Software

 
    BENCHMARK GRAPHS TO TEST COMMUNITY DETECTION ALGORITHMS
    Methods to detect communities in graphs need to be thoroughly tested. To do that, one needs benchmark graphs with a built-in community structure, that the methods should identify. Standard benchmarks, like that by Girvan and Newman, do not account for important features of real networks, like the fat-tailed distributions of node degree and community size. Therefore, we have proposed new classes of benchmark graphs, in which the distributions of node degree and community size are both power laws, with tunable exponents. In the paper Benchmark graphs for testing community detection algorithms, we have proposed a benchmark for the simplest case of undirected and unweighted graphs. 
    Package 1 includes the code to generate undirected and unweighted graphs with overlapping communities. The extent of the overlap can be tuned by input, and it can be set to zero if one is interested in non-overlapping clusters.
    Package 2 includes the code to generate undirected  weighted graphs with possibly overlapping communities.
    Package 3 includes the code to generate directed unweighted graphs with possibly overlapping communities.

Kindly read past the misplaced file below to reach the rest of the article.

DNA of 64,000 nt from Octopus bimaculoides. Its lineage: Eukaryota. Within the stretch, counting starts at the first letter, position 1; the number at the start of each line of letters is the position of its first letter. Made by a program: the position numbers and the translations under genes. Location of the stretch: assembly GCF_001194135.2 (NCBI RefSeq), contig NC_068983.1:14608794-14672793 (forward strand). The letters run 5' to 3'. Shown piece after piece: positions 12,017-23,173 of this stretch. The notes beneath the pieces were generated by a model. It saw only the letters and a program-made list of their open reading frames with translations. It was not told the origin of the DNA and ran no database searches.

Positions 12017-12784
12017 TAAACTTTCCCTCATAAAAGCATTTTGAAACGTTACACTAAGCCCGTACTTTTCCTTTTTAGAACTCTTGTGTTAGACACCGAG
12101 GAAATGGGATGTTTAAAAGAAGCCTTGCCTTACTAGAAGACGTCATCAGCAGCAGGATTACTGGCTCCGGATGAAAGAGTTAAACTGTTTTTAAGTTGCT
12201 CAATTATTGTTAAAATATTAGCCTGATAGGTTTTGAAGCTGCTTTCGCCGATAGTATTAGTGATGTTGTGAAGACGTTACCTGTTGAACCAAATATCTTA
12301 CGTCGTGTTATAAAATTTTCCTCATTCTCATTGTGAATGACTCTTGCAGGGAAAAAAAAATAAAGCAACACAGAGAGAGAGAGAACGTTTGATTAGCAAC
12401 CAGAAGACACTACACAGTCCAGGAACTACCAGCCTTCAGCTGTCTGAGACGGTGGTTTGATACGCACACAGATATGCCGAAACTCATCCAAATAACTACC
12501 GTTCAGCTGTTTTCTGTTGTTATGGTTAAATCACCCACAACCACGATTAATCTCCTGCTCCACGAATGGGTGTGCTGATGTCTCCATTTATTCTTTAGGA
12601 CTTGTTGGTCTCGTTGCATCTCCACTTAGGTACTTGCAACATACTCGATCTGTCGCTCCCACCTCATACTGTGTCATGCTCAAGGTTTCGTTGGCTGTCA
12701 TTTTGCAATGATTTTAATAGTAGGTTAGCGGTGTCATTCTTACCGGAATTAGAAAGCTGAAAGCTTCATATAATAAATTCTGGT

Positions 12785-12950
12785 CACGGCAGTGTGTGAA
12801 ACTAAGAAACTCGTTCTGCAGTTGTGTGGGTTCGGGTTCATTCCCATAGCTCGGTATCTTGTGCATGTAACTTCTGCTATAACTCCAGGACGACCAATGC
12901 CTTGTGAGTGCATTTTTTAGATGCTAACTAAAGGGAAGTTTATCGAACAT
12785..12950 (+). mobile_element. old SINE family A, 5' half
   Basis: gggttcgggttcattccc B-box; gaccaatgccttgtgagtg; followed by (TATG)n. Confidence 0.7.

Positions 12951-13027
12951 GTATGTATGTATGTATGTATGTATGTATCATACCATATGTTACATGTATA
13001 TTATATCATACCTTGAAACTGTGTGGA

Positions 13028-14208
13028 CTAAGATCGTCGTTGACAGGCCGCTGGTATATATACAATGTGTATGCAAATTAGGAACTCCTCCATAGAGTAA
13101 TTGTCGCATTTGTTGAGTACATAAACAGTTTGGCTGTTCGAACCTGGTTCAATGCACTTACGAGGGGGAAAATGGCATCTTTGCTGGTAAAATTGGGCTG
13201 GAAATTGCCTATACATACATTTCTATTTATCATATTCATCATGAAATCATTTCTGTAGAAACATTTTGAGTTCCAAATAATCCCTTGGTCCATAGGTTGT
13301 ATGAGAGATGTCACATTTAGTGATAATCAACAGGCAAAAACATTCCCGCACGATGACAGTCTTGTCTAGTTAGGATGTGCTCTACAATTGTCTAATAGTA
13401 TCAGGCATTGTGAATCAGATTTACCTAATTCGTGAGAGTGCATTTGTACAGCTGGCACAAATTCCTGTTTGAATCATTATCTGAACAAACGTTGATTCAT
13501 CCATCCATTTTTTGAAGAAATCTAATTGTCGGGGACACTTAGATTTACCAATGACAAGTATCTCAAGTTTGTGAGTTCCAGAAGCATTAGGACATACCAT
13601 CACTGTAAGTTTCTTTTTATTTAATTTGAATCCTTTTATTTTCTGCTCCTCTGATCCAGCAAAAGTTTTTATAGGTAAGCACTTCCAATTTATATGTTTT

Package 4 includes the code to generate directed weighted graphs with possibly overlapping communities.

    Package 5 includes the code to generate the hierarchical benchmarks, with communities inside other communities.
    The code is written in C++. In each package there is a Readme file where you can find instructions on how to use the code and simple examples.

    GENERALIZED NORMALIZED MUTUAL INFORMATION
    In our paper Detecting the overlapping and hierarchical community structure in complex networks (New J. Phys. 11, 033015, 2009) we have introduced a measure of similarity between partitions that can be applied also to compare covers, i.e. divisions of a network into overlapping communities. The measure is based on the normalized mutual information used in information theory and regularly adopted by scholars to compare partitions of a network in communities. The standard normalized mutual information cannot be trivially extended to the case of overlapping communities.  The code to compute our new measure for a pair of partitions/covers can be found here. The new measure does not coincide with the standard normalized mutual information when communities do not overlap, but it is quite close. For more information on the measure check this link.